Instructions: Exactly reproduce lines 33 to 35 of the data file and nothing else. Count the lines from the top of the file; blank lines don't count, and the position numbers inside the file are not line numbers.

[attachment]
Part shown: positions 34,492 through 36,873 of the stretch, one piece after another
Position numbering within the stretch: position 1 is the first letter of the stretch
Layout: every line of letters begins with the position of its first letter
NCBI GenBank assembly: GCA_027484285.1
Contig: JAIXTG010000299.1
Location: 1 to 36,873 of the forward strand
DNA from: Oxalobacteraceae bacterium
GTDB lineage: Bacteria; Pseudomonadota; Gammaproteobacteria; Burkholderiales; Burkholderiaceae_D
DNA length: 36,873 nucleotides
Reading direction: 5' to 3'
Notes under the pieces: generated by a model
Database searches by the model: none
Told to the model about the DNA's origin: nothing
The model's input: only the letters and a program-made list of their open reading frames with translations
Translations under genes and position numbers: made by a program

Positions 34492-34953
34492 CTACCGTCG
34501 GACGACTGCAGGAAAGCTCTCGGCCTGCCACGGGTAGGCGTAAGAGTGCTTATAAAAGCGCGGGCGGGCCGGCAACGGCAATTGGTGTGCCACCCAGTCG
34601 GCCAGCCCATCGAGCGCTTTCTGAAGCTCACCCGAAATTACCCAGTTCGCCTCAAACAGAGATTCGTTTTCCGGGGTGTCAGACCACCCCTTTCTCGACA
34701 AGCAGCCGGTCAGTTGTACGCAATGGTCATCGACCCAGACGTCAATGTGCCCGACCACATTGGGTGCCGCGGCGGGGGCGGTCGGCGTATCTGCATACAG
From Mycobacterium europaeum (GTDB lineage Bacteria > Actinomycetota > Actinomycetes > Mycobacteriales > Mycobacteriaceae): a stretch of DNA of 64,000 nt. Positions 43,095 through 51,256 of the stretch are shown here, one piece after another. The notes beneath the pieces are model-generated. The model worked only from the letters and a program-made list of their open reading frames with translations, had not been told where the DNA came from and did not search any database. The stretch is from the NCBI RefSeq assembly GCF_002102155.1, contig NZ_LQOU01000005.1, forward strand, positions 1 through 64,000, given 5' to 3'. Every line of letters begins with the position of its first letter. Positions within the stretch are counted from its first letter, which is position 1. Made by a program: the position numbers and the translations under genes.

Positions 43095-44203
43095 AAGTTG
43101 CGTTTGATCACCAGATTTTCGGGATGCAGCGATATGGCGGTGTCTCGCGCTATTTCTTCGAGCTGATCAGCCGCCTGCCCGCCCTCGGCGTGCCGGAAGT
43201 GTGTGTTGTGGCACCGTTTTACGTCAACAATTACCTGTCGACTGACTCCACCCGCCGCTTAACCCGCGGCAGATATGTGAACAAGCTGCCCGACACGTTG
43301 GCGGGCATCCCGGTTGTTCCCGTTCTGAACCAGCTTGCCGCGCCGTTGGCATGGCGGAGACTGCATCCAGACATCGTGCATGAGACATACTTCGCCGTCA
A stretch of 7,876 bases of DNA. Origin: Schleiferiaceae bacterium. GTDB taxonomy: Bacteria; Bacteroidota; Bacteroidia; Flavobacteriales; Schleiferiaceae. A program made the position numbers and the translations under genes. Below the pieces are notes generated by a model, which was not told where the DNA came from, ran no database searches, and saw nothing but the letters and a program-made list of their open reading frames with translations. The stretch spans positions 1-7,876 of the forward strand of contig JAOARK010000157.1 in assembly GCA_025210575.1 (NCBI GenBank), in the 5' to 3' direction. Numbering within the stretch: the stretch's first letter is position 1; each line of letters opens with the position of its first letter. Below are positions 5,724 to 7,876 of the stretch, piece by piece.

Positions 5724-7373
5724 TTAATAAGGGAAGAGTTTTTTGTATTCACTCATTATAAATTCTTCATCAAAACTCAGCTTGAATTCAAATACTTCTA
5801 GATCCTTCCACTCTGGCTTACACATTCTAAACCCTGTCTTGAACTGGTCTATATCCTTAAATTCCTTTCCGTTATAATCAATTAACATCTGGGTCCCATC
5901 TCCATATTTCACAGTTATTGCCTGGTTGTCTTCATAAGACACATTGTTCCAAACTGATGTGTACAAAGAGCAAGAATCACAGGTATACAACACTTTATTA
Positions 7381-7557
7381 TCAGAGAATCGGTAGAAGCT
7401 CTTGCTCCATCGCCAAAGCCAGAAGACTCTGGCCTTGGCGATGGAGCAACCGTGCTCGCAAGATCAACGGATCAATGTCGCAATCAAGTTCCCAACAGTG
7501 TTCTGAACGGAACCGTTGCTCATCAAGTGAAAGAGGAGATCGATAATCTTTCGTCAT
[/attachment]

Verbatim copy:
7381 TCAGAGAATCGGTAGAAGCT
7401 CTTGCTCCATCGCCAAAGCCAGAAGACTCTGGCCTTGGCGATGGAGCAACCGTGCTCGCAAGATCAACGGATCAATGTCGCAATCAAGTTCCCAACAGTG
7501 TTCTGAACGGAACCGTTGCTCATCAAGTGAAAGAGGAGATCGATAATCTTTCGTCAT